Over the last 18 months, with Covid driving the shift to online meetings and with thinking about launching this blog, I have been to a larger and wider range of atheist, humanist, and secularist groups than in any time since my student activist days. I’ve been thinking about the different types of spaces which are needed to serve AHS+ communities.
Within movement atheism and wider religion and belief debates, a lot of discourse draws a binary distinction between religious and nonreligious or the sacred and the secular. I think this overlooks the potential of secular or nonreligious spaces as a meeting ground. We could instead see spaces as spread along a spectrum:
Actively religious > passively religious > passively nonreligious > actively nonreligious > passively irreligious > actively irreligious.
We need inclusive communities to fill the space right across this spectrum. However, I believe the space for actively nonreligious communities is poorly served. In our increasingly secularised world, most places are passively nonreligious. Book club, parkrun, community cricket club; for most of us, regardless of beliefs, most of our social interactions are de facto nonreligious.
The religious have no shortage of groups which, even if not focussed on religious goals, are centred around their identity and their needs. If you are nonreligious and you want a group centred around your identity, then your choices are more limited and mainly focused on atheism. These groups do important work challenging the toxic manifestations of religion. But they shouldn’t be the only groups serving nonreligious communities. If you’re looking for a space to express your nonreligious identity, then an explicitly atheist or antireligious group may not always be what you need.
Many groups who want to position themselves as being for nonreligious people retreat into a passively nonreligious mentality because it feels ‘safer’ or less ‘controversial’. I’ve seen this happen with various nonreligious charity drives shifting to more generic language of serving everyone – an aimable goal. Nonreligious summer camps or discussion groups reframing themselves as philosophy focused. So called “atheist churches” describing themselves as just social meetups. All of these activities may be great in themselves, but the retreat from openly identifying as nonreligious is potentially problematic.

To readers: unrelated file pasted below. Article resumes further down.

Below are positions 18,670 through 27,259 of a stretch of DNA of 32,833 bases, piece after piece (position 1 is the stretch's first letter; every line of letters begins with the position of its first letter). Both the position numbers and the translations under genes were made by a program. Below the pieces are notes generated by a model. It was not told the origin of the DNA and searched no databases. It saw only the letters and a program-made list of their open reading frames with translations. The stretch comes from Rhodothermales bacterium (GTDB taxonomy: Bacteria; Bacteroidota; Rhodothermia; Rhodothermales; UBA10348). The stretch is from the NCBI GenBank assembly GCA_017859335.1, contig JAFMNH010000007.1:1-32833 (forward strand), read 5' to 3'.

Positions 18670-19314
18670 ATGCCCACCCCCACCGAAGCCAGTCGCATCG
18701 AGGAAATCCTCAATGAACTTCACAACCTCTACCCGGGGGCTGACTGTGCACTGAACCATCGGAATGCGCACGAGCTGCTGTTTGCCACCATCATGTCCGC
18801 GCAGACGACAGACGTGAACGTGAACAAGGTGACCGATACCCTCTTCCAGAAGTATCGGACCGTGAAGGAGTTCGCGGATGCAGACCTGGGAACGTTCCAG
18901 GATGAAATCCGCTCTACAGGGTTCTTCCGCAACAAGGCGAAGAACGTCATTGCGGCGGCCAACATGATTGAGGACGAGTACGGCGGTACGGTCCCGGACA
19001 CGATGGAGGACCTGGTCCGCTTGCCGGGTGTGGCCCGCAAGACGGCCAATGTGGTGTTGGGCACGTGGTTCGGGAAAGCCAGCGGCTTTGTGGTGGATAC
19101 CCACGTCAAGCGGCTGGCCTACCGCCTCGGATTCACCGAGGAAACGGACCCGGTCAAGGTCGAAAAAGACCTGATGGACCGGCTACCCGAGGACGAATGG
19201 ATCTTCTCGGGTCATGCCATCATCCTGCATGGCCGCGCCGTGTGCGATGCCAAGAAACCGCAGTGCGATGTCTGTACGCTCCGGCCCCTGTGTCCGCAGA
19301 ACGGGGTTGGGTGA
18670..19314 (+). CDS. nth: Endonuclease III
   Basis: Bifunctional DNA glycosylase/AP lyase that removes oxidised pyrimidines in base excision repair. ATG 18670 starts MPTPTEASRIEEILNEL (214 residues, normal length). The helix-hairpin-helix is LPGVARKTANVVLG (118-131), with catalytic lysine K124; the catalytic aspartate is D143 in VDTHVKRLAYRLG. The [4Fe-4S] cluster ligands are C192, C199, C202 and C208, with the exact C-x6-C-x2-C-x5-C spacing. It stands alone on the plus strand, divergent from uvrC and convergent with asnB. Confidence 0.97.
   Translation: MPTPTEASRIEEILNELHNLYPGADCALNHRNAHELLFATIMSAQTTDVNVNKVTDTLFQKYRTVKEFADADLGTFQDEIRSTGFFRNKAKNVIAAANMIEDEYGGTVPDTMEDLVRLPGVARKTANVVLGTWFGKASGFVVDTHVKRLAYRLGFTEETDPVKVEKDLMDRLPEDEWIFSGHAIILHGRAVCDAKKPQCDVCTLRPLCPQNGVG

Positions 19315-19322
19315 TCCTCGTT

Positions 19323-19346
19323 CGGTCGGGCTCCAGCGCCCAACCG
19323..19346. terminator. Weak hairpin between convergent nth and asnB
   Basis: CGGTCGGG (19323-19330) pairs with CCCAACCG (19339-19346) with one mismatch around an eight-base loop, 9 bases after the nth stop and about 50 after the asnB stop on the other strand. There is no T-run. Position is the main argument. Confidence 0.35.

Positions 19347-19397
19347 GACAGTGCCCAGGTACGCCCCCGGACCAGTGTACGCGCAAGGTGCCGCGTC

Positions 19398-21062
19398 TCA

Without this clear identity, these groups may not be clearly communicating to their main audience or reaching nonreligious people. While this is fine if we just want nonreligious spaces, it isn’t creating spaces for nonreligious people.
Internalised religious privilege also plays a role as we’re told it is intrinsically bad to create explicitly nonreligious spaces. Many nonreligious people feel that that is part of their identity they should be at least slightly embarrassed about and that organising around it is inherently exclusionary. Even in actively irreligious spaces, there is often an assumption that the group should be reaching out and prioritising showing a good face to the religious. Not every space is for everyone, and if we believe that nonreligious people deserve community, then we should create communities which serve and centre them.
Actively nonreligious spaces also give room for atheists and anti-theists to express their nonreligious identities free from, rather than in opposition to, religion. They create room for values which stand apart from both religious and explicitly atheistic belief systems.
This is not just about nonreligious people. Many people of faith, including but not limited to those who may also be humanists or secularists, have particular needs for actively nonreligious spaces. Religion can be very important to someone, and still be something they need to get away from, from time to time. Everyone has nonreligious parts of their identity they can need space to express. Actively nonreligious spaces can provide them with that without unwanted anti-religious proselytization or antagonism.
I think this would also help support the political cause of secularism, by better differentiating between nonreligious and irreligious spaces.
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